“I wish they never stop falling in love with life together. Whether that means adding to the dozens of hobbies that they do together or traveling or singing and dancing,” said Aaron Hernandez, 18, a Behavioral Science student at UP Manila.
Miguel, 24, and Zandy, 27, are neighbors in Gulod, a coastal barrio in Cabuyao City sandwiched by Laguna Lake in the east and a vast rice field in the west. The topography of the place is conducive to falling in love and fall in love the couple did. Theirs is a love story of two “broken people” mending each other’s hearts. Young as they are, they know they are meant for each other as they both cried unbidden tears at their Christian sunrise garden wedding at Lazuri Tagaytay Hotel and Resort last Monday.
The uniqueness of their union can be gleaned from the reverse order of planning for their altar date. The wedding plans were ironed out first before the proposal.
Miguel connived with me and his other close friend Jerome Batallones for his proposal plan. As we were ensconced at the veranda of a café in Cabuyao, he went down on his knees and popped the magic words — not a request, not a question, but a loving order — “You will marry me.”
It’s by far the sweetest “threat” I’ve ever heard.
Miguel, a graduating working student at Don Bosco Canlubang (Mechanical Technology), had butterflies in his stomach as he began to gather his senses. He and Zandy, my baptismal goddaughter, picked me up in the house in Gulod for coffee. It was only at the coffee shop that he clandestinely told me he would pop the question to Zandy, an employee at DepEd Cabuyao.
“I want you to witness it because we are getting you as our ninong in our wedding,” he told me in the vernacular. His parents Jack and Irma Sanchez, just like Zandy’s (Edgar and Michelle Javier), are my good friends in the barrio.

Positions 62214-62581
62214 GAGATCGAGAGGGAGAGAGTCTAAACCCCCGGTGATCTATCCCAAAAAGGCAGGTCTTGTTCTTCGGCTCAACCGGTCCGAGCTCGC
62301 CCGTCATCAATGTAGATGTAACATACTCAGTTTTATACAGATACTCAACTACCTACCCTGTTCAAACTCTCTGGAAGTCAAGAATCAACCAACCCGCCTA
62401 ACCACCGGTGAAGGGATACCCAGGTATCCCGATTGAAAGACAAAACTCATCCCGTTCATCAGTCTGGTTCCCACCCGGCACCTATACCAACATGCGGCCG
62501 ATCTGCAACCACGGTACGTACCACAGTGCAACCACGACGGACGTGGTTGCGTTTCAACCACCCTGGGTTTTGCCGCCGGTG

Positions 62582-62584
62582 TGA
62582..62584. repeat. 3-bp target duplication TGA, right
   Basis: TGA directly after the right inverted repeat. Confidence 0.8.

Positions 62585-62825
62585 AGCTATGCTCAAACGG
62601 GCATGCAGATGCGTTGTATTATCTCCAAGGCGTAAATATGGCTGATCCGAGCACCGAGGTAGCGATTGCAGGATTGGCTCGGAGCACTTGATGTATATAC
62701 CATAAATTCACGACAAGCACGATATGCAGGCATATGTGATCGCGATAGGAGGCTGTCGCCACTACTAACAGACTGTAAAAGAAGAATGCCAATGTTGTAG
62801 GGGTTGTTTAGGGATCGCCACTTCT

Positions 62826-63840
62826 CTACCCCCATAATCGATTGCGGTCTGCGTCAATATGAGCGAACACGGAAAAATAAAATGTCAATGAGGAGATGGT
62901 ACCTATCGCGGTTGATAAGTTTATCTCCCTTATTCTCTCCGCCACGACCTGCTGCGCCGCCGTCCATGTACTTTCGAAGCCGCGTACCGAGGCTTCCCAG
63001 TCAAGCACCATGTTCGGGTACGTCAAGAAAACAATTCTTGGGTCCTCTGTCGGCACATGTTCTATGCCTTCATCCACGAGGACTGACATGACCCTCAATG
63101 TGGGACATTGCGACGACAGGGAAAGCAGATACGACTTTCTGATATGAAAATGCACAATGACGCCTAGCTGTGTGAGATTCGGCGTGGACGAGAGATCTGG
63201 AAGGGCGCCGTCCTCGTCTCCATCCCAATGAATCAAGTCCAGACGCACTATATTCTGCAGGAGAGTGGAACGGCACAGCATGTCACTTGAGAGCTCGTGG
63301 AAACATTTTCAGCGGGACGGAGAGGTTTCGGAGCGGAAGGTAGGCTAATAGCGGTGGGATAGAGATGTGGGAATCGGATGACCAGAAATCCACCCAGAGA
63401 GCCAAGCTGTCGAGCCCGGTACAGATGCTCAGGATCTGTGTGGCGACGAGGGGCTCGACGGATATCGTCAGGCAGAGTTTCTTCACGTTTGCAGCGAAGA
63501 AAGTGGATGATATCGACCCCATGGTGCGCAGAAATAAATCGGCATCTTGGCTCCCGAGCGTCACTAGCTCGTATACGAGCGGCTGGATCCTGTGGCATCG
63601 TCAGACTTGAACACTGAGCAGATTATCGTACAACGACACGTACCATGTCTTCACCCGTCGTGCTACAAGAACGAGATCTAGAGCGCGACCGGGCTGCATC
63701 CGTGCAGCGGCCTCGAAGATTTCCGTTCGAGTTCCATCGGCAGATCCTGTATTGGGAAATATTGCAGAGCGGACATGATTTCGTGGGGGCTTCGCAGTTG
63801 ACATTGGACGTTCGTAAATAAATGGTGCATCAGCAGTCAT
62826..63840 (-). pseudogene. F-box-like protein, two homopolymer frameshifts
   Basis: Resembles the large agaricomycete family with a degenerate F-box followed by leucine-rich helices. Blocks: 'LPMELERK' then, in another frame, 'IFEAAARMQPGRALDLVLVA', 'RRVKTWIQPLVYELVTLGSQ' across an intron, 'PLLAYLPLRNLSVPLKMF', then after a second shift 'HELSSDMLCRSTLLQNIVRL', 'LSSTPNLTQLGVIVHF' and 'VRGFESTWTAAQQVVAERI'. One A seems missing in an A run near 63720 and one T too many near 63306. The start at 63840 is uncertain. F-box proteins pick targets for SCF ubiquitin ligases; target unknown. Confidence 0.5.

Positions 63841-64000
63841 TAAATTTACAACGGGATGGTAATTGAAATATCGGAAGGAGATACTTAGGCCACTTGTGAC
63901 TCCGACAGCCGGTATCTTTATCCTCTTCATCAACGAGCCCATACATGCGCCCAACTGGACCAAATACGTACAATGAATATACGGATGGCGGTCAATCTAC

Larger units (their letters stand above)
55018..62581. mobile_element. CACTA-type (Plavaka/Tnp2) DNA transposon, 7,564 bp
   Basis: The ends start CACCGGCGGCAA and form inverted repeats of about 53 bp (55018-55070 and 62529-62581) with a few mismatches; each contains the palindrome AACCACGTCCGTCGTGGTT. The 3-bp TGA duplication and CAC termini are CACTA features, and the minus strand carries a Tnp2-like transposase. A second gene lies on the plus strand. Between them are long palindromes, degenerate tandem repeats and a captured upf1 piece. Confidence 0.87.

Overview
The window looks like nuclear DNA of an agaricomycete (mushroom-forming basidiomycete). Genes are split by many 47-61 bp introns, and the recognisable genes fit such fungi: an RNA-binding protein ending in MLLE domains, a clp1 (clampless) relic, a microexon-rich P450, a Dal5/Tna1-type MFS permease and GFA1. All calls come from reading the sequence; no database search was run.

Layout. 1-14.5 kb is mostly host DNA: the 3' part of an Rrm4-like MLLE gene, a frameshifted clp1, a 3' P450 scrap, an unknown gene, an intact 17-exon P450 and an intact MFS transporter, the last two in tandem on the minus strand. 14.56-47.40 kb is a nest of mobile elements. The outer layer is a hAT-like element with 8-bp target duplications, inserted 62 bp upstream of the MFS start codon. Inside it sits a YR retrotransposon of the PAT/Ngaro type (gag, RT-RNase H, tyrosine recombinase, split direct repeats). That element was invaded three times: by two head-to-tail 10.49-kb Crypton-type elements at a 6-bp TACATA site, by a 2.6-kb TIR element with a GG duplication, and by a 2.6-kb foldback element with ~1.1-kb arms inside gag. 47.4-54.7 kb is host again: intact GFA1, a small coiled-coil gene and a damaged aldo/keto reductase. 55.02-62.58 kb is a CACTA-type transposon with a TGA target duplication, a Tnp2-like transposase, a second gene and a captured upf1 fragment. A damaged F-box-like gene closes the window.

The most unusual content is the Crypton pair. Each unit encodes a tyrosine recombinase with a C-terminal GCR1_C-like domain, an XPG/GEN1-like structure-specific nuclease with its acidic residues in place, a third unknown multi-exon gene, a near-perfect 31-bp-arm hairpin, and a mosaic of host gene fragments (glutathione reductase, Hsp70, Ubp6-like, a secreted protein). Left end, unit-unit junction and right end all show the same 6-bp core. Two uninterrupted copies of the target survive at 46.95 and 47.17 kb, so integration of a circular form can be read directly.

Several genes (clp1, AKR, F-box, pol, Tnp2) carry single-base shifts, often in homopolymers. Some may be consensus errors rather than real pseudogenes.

“Isn’t it that you two are getting married already in January?” I asked him. 카지노사이트 추천
“Yes. But we are doing the reverse. Wedding plans first, with matching pamanhikan. Proposal is the last,” he grinned.
Why did you make the proposal last?
“It’s only now that I was able to save up for the engagement ring,” he said. (They both have had prepared for the big day though — from traje de boda to the reception.)
Zandy was not without tears when Miguel went down on his knee to put the diamond ring around her finger.
“I have two rings now,” she said, referring to the other ring, the Promise Ring, Miguel gave her in 2020.
He whispered “I love you” to Zandy. He made sure to whisper it in the ear that hears. Yes, Zandy is partly deaf — and that makes her more beautiful in the eyes of Miguel.
Whatever the order is — wedding invites before the proposal; securing wedding rings before giving her the engagement ring — it cannot be denied that on Dec. 5, 2022 at 8:45 p.m., in a simple cafe by the roadside plied by rickety tricycles and vrooming motorcycles, love couldn’t be silenced. Love was in the air.
On a starless night when Miguel proposed to Zandy, love unfolded, love overflowed. For Zandy and Miguel, love was the star of the night. And on their sunrise wedding last Monday, love remained to be the star in their hearts.